But success needs to be measurable, and therein lies a problem. Projects are transient; when they have delivered/completed they are shut down but benefits that were intended to result from them may not be realised until sometime after. So how is the success of the project measured? Too often it is the efficiency of the project that is measured – the fact that it delivered to time, cost and (usually to a lesser degree) quality. Measuring the effectiveness requires tracing back to the goals of the organization. And that is all the more reason to govern the investment in change, to ensure that the investment is making a direct and conscious contribution to the organization’s goals.
Architects can contribute to the optimization of the change portfolio by developing a strategic-level architecture and maintaining capability models and inter-dependencies matrices between projects and capabilities. Change proposals can be evaluated on a like-for-like basis enabled by classification systems (e.g., capabilities, sales areas, markets, geographies, product lines, service categories, organization units, channels, etc.). Maintaining views of evolving business capability, and how project outputs affect changes in that capability, create cohesion in the change portfolio that would not otherwise exist. The gradual evolution of the organization can be illustrated in roadmaps that show how individually and, more importantly, collectively, the business capabilities that are planned to change over time. Classifying change proposals consistently enables the change management to undertake objective and transparent comparative analysis. This in turn allows the organization to cut through the natural but local bias, prejudices and politics to prioritise with impartiality and deliver the best results for the organization rather than any one sponsor.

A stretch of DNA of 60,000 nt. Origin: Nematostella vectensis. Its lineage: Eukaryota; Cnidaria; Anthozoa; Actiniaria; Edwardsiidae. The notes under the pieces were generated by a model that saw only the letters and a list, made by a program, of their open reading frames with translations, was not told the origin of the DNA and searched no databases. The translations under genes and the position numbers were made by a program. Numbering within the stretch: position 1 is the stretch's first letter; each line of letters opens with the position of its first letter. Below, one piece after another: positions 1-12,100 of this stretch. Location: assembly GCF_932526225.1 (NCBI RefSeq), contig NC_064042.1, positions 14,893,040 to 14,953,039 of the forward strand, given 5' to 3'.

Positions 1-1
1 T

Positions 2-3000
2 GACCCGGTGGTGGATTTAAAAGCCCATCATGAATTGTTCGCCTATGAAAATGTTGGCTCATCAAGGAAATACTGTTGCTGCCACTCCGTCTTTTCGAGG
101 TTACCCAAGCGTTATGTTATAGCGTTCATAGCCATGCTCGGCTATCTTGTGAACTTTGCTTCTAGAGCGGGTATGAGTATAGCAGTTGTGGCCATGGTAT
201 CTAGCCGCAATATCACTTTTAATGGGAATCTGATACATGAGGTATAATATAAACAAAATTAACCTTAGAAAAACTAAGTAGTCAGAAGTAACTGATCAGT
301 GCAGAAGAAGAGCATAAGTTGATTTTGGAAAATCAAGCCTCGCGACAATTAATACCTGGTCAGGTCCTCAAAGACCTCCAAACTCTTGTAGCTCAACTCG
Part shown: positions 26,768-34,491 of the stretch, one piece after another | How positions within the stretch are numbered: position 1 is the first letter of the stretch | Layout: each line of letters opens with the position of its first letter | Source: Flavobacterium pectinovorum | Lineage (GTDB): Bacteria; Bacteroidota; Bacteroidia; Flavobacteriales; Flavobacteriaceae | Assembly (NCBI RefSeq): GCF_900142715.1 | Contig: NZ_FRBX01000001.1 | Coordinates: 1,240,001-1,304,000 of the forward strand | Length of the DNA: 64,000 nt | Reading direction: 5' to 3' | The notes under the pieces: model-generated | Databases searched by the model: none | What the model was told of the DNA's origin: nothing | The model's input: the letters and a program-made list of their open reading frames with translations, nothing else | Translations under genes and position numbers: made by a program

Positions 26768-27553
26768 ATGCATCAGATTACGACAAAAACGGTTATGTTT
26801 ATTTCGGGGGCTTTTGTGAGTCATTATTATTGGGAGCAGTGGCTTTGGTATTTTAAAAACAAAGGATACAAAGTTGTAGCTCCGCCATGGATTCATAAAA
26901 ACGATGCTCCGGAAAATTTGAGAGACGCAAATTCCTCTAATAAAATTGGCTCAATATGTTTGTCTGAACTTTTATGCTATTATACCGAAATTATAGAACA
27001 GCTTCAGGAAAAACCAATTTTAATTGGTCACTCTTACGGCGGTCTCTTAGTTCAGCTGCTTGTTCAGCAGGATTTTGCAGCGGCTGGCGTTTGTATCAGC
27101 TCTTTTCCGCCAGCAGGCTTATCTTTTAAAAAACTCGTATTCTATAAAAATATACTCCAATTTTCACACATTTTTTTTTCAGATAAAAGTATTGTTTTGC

Of course, the theory is relatively straightforward. However, organizational structures, complex business landscapes, ever-increasing regulations and personal agendas will always make the practicalities that much harder. But there is more of a chance of a successful outcome if sponsors are singing from the same hymn sheet rather than singing their own hymns.
Jonathan is an established business transformation specialist who has over 34 years’ experience in change-related roles. His commonsense approach to addressing complex business problems and shaping practical, sustainable solutions has been fundamental to the success of many transformation programs.
In his spare time, Jonathan writes about business transformation, especially in relation to the issues and opportunities associated with information technology. His latest book, co-authored with Stephen Whitla and published by Routledge, is titled Visualising Business Transformation – Pictures, Diagrams and the Pursuit of Shared Meaning.
Visualising Business Transformation – Pictures, Diagrams and the Pursuit of Shared Meaning
Jonathan Whelan and Stephen Whitla
Pub: Routledge; 1 edition (6 Feb. 2020)
Hardback and eBook (Kindle & VitalSource)